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When Red Is Unlucky
China’s apps for tracking the outbreak are both efficient, and worrying.
A traveler displays his QR code at Wenzhou railway station in Zhejiang. (NOEL CELIS—AFP/GETTY IMAGES)

THE PHYSICAL BARRIERS of the largest lockdown in human history started coming down in Wuhan, China, on April 8. By the time shops opened, and some of the city’s 11 million residents ventured out, authorities had introduced a more modern method for isolating those at risk of infection. At checkpoints throughout the city, police and security guards demanded residents present a QR code on their mobile phones that rates the user’s coronavirus risk level. Green codes granted unrestricted movement. A yellow code required seven days of quarantine. Red meant 14 days of quarantine.

Local governments created the algorithms behind the ratings at the behest of China’s State Council and rolled them out in Wuhan and hundreds of other cities on apps hosted by China’s largest tech companies, Alibaba, Tencent, and Baidu. To receive a rating, users download an app embedded in one of the three ubiquitous mobile payment platforms and register with basic information—name, national identity card number, phone number, address. Subsequent questions are more invasive, quizzing users on health status, travel history, and asking them to identify any close contacts diagnosed with the virus.

Technology’s deep foothold in Chinese society fast-tracked the rollout. More than 60% of China’s population, or 850 million people, own smartphones and depend on them for a wide range of daily activities. Local governments all but mandated app usage by making it a prerequisite for moving about. By mid-April, Alibaba was hosting apps for more than 200 cities and Tencent had over 300. Baidu didn’t say how many local apps it is hosting.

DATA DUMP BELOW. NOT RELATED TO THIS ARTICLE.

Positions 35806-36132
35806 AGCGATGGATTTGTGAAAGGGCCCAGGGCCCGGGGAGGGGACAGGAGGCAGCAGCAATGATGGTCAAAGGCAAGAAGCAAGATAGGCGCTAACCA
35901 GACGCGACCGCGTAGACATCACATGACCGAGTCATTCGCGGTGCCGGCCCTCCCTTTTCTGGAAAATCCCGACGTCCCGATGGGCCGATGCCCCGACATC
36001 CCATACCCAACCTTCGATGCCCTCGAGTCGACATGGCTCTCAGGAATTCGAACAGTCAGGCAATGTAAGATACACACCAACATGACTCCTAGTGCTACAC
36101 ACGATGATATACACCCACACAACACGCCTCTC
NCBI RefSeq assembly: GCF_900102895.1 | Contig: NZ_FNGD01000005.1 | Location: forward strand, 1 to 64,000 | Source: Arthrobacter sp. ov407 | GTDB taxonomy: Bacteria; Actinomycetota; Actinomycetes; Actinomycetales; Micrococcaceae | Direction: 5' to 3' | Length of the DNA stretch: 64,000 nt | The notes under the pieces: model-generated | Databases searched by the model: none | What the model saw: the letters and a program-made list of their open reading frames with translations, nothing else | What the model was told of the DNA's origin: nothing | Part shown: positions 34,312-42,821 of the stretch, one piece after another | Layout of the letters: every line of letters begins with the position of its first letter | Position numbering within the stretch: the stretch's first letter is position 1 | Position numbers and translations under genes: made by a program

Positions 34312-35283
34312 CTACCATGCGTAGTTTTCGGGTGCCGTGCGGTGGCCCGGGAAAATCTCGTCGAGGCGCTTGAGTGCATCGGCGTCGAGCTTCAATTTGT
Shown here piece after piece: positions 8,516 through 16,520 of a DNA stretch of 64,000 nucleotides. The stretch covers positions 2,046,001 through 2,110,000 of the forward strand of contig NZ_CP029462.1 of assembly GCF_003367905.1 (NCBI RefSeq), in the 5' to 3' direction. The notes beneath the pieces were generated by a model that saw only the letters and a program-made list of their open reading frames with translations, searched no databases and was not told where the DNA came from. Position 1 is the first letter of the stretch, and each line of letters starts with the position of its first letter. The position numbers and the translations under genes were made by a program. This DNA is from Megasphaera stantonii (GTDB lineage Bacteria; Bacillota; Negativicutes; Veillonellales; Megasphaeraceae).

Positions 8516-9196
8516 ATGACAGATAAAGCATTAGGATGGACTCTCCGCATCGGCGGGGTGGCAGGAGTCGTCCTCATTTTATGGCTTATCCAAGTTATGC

Another reason the apps garnered wide adoption is that they seem to work. But that efficiency comes with tradeoffs. The apps’ opaque algorithms run on sensitive information, and users’ freedom of movement is dictated by its pocket-size traffic light. Even as Chinese cities reopen, residents unable to show a green badge are denied entry to businesses, public areas, and transit systems. The apps concern human rights advocates, who fear they’ll transform smartphones into an ever more powerful tool for China’s authoritarian government to spy on its own citizens.

“Technology can play a role in containing the pandemic,” says Doriane Lau, a China researcher at Amnesty International, but “an increase in state digital surveillance powers can threaten people’s privacy and freedom of expression, especially in places where these rights and freedoms are not well-protected by law.”

In China, the apps’ color codes have become a way of life, one that—at the very least—has given users a ticket out of lockdown.

Cathy Fu, a tech worker in Beijing, got stuck in Wuhan’s Hubei province for two months. She received her first green QR code on March 10. “I was so happy,” Fu said. She gladly flashed it weeks later as she finally boarded a train back to her home in Beijing.